There is a rocky and very steep coastal rock formation just off Highway 1 between Montara and the Linda Mar District of Pacifica. It has been named the Devil’s Slide due to its dramatic and rather daunting appearance. On top of the Devil’s Slide stands an abandoned World War II concrete and steel relic. It was a bunker that served as a triangulation and observation station.
The lonely bunker atop the Devil’s Slide alongside five other “fire control stations” was part of the Little Devils Slide Military Reservation, a control and observation station built by the United States Army. The threat from Japanese naval attack on North America during the Second World War was more than real. And the San Francisco Bay area was a key priority for the U.S. military.
Prior to developing radar and more advanced equipment for detecting and tracking, it all had to be done the old-fashioned way. Which meant relying only on what eyes can see. Soldiers were on a constant lookout on the horizon, using binoculars to spot and identify anything that moved in the water. Part two of their job was to calculate the coordinates and transfer them via radio to the massive guns and cannons in the Marin Headlands and at Fort Funston, so they could “greet” them properly.
The remaining five military structures at the slide were three concrete and steel so-called “observation pill-boxes,” one more concrete earth bunker (along with the one at Devil’s Slide), and a big steel reinforced observation tower. The pillboxes were mainly observational posts, but they could also provide some defense if needed; they were sometimes referred to “the hardened observation posts.” One of the bunkers was the main strategic point and served as a headquarter and command post to all the area.
Apart from the bunkers and observation installations on the shores of the bay area, the U.S. military apparatus took actions of defense offshore. The Army released hundreds of water mines in the ocean waters outside of the bay, and a huge steel submarine net was placed across the inside of it.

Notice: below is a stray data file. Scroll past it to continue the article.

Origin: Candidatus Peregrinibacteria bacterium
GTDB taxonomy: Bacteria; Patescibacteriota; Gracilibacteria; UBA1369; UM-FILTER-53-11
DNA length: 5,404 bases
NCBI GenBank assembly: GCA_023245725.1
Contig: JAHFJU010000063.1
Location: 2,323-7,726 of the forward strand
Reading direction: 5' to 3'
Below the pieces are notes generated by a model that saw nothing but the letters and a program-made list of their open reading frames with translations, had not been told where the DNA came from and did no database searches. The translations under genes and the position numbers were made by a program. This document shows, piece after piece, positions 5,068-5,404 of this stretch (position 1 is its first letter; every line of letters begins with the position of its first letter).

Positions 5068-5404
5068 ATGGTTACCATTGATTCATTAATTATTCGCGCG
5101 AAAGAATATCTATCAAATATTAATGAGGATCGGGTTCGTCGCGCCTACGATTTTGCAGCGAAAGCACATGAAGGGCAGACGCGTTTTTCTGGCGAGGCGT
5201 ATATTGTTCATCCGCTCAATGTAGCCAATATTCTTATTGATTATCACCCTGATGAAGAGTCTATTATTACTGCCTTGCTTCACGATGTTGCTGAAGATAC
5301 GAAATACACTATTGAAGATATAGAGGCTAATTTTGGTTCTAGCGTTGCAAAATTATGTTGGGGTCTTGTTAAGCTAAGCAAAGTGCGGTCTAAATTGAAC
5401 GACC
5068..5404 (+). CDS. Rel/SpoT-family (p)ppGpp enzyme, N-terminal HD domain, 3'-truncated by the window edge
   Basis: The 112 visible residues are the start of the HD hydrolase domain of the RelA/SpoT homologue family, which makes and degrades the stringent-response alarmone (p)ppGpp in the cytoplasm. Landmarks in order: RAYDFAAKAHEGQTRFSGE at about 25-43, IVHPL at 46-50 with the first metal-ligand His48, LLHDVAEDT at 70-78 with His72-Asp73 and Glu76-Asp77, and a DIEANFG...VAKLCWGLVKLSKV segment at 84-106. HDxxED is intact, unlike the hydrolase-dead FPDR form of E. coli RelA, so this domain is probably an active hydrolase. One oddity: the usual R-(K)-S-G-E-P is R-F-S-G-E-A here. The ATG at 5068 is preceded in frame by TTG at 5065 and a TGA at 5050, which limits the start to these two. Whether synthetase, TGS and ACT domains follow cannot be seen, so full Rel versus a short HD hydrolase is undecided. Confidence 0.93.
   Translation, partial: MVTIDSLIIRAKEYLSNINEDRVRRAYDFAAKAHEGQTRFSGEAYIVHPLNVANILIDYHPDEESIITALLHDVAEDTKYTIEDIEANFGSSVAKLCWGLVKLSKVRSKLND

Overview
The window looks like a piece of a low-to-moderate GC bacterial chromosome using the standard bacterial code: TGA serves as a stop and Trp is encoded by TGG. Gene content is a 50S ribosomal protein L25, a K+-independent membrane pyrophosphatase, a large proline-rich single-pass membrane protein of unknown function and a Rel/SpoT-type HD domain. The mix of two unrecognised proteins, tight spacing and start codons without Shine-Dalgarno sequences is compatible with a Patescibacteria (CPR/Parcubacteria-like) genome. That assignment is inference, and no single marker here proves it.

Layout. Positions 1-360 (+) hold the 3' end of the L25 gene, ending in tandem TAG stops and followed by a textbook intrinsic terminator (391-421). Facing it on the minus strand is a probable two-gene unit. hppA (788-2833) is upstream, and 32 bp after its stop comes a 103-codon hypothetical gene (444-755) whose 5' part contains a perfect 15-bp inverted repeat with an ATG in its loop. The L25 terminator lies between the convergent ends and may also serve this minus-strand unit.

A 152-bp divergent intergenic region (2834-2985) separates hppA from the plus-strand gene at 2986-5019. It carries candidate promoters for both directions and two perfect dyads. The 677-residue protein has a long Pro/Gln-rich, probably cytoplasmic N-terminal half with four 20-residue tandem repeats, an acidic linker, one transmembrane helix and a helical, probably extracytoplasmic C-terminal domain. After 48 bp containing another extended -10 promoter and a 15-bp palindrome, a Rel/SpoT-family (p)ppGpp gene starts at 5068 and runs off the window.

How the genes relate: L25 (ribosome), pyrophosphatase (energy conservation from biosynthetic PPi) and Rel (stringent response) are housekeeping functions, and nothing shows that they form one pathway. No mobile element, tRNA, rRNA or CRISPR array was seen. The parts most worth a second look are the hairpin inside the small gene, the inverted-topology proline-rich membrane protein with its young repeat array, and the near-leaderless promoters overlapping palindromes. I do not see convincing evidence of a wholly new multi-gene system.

A historian specializing in the Golden Gate National Recreation Area, Stephen Haller, said the following in a question regarding this defenses: “San Francisco’s harbor defenses were the No. 1 priority for the Corps of Engineers on the Pacific Coast.”
All the effort put into the defense of the bay area may not seem to matter much today, as we know that an attack from Japan was never issued on the San Francisco port. However, it served a great deal in raising the morale with the locals then, since many of them helped by volunteering in different ways to ensure the well-being and safety of the bay, their homes, and their country.
The Devil’s Slide site was sold to a private investor back in 1983, rendered needless to the modern military defenses of the harbor. Most of the buildings have been disassembled, but the main structure remains in place.
It’s covered with graffiti, and even though it’s on a private piece of land with restricted public access, many people still visit and admire it. The views from the trail leading to and from the old bunker on a clear day are striking. However, the weather is often foggy, which creates an eerie atmosphere.
The Devil’s Slide location was used as a set in the Hollywood movie Portrait in Black, starring Lana Turner and Anthony Quinn. The scene that was filmed there was of two lovers who push a car off a cliff and into the ocean, with a dead man’s body inside. The State of California gave permission for the scene with one condition: the car must be afterwards removed from the water and taken to a junkyard.